In the wake of the global financial crisis, retail clients have filed numerous claims against banks and investment firms for breaches of conduct of business rules in the distribution of financial instruments. Significantly, MiFID II raises key issues on the interplay between conduct of business rules and national private law. Building on the case law of national courts, decisions of alternative dispute resolution mechanisms in Italy, Spain, France and the UK, and the most recent literature, this monograph shows how the new MiFID II conduct of business rules can influence the interpretation of national private law, giving rise to hybrid private law duties and remedies.
More specifically, the book illustrates the different forms and implications of this emerging, hybrid form of private law and argues that it will effectively supplement the actions of EU and national supervisory authorities aimed at ensuring the deterrent effect of conduct of business rules; furthermore, it will strengthen the protection of unsophisticated retail clients and investors' confidence in financial markets.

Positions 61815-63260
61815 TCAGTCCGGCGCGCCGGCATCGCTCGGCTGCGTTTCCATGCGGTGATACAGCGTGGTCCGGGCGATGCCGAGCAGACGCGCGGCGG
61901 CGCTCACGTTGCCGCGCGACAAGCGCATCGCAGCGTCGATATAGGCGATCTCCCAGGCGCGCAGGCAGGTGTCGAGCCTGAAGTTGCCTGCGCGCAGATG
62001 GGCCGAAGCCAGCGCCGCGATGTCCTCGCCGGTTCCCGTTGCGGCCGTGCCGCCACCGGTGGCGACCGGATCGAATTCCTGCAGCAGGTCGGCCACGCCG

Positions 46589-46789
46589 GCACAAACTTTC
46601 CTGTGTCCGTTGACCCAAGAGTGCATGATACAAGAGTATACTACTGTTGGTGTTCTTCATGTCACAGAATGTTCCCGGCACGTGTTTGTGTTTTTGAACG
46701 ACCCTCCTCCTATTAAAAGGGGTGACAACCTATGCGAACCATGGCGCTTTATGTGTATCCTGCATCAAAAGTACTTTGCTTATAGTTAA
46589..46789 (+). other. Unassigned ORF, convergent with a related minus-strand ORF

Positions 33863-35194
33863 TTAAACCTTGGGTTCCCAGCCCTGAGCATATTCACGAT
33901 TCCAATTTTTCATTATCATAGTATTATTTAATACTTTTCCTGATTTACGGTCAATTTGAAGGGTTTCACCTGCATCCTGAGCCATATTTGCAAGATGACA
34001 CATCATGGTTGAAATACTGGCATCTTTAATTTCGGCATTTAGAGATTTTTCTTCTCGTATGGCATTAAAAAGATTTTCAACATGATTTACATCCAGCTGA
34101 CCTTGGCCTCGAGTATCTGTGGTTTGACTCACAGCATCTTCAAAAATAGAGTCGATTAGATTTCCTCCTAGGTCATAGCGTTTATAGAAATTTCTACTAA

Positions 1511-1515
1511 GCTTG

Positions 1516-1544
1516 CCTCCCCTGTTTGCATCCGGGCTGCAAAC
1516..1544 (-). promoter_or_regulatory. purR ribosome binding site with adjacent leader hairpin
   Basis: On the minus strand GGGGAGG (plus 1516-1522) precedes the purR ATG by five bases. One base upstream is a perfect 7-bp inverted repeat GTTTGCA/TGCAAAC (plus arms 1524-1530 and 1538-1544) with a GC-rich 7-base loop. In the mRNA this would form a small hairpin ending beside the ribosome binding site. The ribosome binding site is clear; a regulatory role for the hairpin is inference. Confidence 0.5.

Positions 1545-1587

The book brings an essential contribution to academic research and will also be of interest to policy-makers and legal practitioners working on financial litigation.